Hello from Cuernavaca – A presentation about ecology at the Newcomer’s Club Meeting
This morning I got up early and had a nice breakfast in the inner courtyard of La Nuestra. Shortly before 9 am Andie and I left for her monthly meeting of the Newcomers Club, a group of about 170 mostly English-speaking expatriates from all different countries who have settled in Cuernavaca. Andie Grater has been the president of this volunteer organization for the last 4 years.
We didn’t have to drive very far and arrived at an Episcopelian Church where several people were already setting up chairs and coffee for the monthly reunion. Two staff members from the American Consulate in Mexico City were setting up a table with information about taxation, voting and other issues relating specifically to US Citizens living in Mexico. The Newcomers Club often invites speakers or experts on topics related directly to the expatriate community.
I had a chance to speak with a few of the club members. There was a gentleman roughly in his late 50s who had emigrated from Israel three years ago and was now working in real estate and providing catering services for Middle Eastern foods. I also chatted with a young gentleman in his 30s who had emigrated from Poland and now had a wood-working company with his partner, making special wood toys that they sell throughout organic food stores in Mexico. Then I connected with a lady who was originally from Germany, and she and her husband have been working for a long time for a German charity helping blind people all over the world. She has lived all over Latin America as well as Pakistan.
Setting up the table for the American Consulate
Cuernavaca’s Newcomers Club is definitely a very interesting and diverse group of people. Most of the members I saw were in their 50s, 60s and up, although I saw a few younger people. The majority are retirees who have settled in Cuernavaca permanently.
After the initial refreshments were taken, the group settled in and Andie, as the President, made a variety of announcements. Then a lady by the name of Ana Gonzalez, talked about the special project run by an NGO called Caminamos Juntos para la Salud y el Desarollo (“Walking Together for Health and Development”). The project was founded by Susan Smith, a Canadian woman, who has adopted a very poor Mexican village. One of the greatest problems of this village is that its water has been contaminated with arsenic, so drinking water is a real issue. The people of this village are very poor, and every month Susan asks the Newcomers Club to donate different items, from pots and pans, to blankets, toys, school supplies and much more.
Then after a few more announcements, Bob Vockerath, a distinguished looking gentleman in his late seventies, originally from Vancouver, Canada, got up give a special presentation. He talked about several books he had read (Plan B and Limits to Growth) which talk about human impact on the planet and the sustainability of our human activities.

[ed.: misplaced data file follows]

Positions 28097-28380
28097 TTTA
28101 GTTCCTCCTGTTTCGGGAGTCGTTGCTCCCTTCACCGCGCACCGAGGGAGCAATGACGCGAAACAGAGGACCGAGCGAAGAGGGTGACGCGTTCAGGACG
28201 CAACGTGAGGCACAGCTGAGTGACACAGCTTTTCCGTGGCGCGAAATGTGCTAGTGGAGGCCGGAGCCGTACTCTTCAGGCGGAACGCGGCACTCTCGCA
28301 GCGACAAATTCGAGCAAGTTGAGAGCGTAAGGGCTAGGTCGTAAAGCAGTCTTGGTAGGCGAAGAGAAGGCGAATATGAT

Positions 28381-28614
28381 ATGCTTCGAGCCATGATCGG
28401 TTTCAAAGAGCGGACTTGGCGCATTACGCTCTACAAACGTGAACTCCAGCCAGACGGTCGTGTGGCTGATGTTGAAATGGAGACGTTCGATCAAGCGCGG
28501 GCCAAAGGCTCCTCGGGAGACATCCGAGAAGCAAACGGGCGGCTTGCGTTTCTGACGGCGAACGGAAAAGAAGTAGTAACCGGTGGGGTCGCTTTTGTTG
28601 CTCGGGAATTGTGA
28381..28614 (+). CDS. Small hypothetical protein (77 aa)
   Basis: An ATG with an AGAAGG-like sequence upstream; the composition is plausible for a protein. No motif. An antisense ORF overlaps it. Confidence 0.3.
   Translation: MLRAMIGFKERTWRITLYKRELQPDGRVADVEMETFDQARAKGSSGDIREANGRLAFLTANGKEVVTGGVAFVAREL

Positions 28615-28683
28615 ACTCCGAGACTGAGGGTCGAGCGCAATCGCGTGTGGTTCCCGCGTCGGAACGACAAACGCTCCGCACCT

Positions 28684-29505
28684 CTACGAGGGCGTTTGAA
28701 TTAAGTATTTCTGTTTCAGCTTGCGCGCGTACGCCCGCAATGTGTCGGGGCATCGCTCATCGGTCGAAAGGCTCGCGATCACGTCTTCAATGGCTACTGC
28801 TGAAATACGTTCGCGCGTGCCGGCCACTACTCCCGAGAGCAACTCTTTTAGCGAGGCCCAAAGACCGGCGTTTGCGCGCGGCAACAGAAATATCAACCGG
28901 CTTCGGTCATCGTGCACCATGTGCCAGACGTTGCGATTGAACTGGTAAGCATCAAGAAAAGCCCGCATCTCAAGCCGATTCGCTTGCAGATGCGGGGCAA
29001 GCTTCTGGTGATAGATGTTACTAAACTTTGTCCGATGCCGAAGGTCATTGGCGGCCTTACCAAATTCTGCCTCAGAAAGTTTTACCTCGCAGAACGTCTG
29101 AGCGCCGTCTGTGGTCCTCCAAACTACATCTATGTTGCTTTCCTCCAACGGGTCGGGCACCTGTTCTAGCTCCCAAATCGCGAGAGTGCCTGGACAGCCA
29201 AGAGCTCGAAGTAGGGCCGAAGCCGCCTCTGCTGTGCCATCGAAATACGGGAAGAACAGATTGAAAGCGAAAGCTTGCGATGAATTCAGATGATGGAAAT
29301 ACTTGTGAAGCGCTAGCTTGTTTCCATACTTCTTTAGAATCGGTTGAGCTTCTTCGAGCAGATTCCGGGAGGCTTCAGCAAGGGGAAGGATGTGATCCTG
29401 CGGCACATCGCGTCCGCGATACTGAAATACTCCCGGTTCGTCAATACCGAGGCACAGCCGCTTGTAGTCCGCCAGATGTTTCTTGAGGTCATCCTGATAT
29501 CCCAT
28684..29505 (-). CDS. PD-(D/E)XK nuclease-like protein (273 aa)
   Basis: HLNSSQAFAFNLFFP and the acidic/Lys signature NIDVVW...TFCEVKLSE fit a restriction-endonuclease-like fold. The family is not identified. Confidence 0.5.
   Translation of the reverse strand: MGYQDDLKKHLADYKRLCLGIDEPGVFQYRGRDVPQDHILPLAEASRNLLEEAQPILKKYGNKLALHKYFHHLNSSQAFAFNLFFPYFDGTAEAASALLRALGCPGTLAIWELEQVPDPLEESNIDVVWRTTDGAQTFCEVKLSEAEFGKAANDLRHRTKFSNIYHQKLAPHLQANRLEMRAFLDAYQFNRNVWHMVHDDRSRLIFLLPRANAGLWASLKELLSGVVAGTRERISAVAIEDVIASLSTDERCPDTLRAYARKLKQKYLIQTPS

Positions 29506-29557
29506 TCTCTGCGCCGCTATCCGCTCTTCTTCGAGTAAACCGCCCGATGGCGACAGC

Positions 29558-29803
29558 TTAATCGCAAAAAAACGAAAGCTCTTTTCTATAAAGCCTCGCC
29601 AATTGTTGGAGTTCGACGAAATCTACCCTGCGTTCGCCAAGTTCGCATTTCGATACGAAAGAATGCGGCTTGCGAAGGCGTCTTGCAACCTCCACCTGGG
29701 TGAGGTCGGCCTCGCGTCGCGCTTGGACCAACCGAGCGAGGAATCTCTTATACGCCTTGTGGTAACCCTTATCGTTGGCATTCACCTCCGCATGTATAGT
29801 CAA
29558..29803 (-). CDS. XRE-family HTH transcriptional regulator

He talked about population growth, resources, industrial output, pollution etc. and showed several charts of projections of where our future might take us. Limits to Growth was first published in 1972 and several experts modeled the development of these key factors and projected them well into the 3rd millenium. From about 2050 onwards their models predict a stark drop in population as resources get depleted, pollution takes on an increasingly destructive level, and industrial output multiplies.
Andie Grater welcomes the crowd to the Newcomers Meeting
He mentioned some interesting statistics: between 1950 and 2000 the global population increased from about 2.5 billion to 6.1 billion. Average incomes tripled and so did the demand for grain. Economic output multiplied 6.6 times from $7 trillion annually to $46 trillion. The demand for grain is interesting because 1 ton of beef, for example, takes 10 tons of grain to produce, a very resource-intensive form of food production.
Bob Vockerath also went into a brief description of the book Plan B and that its author expounds on 6 basic social goals:
1. Basic universal – primary education
2. Adult literacy programs
3. Family planning
4. School lunches
5. Assisting pre-schoolers
6. Universal basic health care
In addition these social goals are supplemented by earth restoration goals:
2. Protection topsoil on croplands
3. Restoring rangelands
4. Restoring fisheries
5. Protecting biodiversity
6. Stabilizing the water table.
Social goals and earth restoration together are forecast to cost an additional $191 million per year over and above what is being spent already.
This contrasts to annual military spending of $975 billion, apparently in the US alone every year $475 billion are spent on defense. So if we simply reallocated our spending we would be in a position to effect tremendous social and environmental change for the better.
A lecture on global population growth and sustainability
The crowd in the room was listening attentively and asked many questions. I was really impressed by this meeting since many people in the audience were in their 60 all the way into their late 80s or beyond and they showed such a strong interest in this topic although the future consequences of these issues will have a much stronger affect on their grand and great-grand children.
As someone with an interest in ecological issues, I found this presentation very informative and concluded that the immigrant community in Cuernavaca is involved in some pretty interesting things…